For this week’s blog post, I’m revisiting an important topic that we’ve discussed on the blog before—why creativity is important. So often in today’s education, emphasis is put on science and math skills for children to work on and improve, pushing things like writing, art, and music to the side because they are thought to be less important. But did you know that working the right “creative” brain has crazy benefits too?
Creativity helps develop communication skills. When you ask a child to draw a picture or write a story about a certain topic, they have to think about how to communicate a certain theme or message. This helps build their ability to communicate clearly and concisely. My tip would be to ask them, as they create, why and how they make their choices in drawing a happy person instead of a sad one, or writing about it raining instead of sunny. The more they put thought into their creativity, the better their communication skills!
Creativity allows your child to work through emotions or anxieties they might not even truly understand. When your child writes a story, he or she will probably choose themes and storylines that reflect what they might be dealing with in their life. Whether they choose to write about a small kid battling giants, reflecting their own feelings of being bullied at school, or they draw a family portrait as you’re going through a divorce, working out emotions through creativity is the most productive way to process them. Bonus: Gaining the skill to work through their emotions through creativity is a benefit that will last all their life.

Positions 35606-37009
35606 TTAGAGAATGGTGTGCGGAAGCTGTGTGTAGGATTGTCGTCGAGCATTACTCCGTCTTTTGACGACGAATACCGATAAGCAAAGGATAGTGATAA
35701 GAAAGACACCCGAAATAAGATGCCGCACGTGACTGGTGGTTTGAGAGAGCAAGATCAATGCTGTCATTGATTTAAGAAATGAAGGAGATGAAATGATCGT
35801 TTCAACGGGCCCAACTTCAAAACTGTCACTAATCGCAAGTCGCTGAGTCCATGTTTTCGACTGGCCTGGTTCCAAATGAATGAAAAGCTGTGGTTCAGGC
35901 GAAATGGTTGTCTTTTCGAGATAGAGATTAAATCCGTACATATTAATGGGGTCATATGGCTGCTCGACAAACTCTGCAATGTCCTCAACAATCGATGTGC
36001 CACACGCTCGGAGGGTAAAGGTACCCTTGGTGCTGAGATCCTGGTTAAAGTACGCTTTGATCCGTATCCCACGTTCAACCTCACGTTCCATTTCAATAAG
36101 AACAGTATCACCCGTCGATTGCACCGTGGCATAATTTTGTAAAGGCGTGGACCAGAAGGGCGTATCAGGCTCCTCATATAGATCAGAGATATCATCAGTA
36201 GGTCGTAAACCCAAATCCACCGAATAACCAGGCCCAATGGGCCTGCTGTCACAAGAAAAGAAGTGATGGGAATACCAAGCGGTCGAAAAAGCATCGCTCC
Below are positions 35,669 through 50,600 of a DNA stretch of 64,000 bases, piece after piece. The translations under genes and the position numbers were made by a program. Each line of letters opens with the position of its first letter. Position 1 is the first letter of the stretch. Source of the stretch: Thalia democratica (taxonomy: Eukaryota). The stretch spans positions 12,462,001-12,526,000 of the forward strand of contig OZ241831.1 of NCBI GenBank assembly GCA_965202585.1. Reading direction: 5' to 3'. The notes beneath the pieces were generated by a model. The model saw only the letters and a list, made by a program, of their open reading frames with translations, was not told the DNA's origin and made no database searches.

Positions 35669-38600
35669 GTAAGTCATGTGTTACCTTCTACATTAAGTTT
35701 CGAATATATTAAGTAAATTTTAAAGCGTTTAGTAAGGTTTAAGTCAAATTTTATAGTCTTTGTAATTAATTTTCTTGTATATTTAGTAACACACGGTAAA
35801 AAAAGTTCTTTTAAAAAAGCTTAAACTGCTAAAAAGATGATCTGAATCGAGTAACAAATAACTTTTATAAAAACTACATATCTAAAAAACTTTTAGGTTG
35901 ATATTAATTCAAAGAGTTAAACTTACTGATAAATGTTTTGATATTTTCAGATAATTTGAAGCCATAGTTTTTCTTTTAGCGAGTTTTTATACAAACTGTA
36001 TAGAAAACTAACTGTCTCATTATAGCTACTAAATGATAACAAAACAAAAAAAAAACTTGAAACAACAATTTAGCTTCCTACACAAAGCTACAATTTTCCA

Creativity improves problem-solving skills. When your child wants to draw a picture a certain color, but doesn’t have that color crayon, he is forced to experiment to see what colors can mix together in order to create the desired color. Or maybe they write a story where their main character gets into trouble—as the author, your child has to figure out a way to get them out of it again. In this way, creativity actually helps your child with their mathematic skills, because their brain will be oriented toward problem-solving.
Creativity gives your child a taste of independence. When your child has a finished creative project in their hands, they are rewarded with the satisfaction of having created something entirely on their own. They made each decision that went into the piece, put in the time to create it, and get to own the satisfaction of seeing your smile as you praise their hard work. No matter if your child is the next great American novelist or Picasso, or not, as long as he or she put in effort and is proud of the final product, they have earned the right to feel proud of themselves.
So the next time your child is telling you all about their imaginary friend Crosley and showing you all they wrote down about their adventures, don’t laugh it off or try steering them in a different direction. Instead, read their stories, hang them on the fridge, and know that your child is reaping all kinds of benefits from that imagination!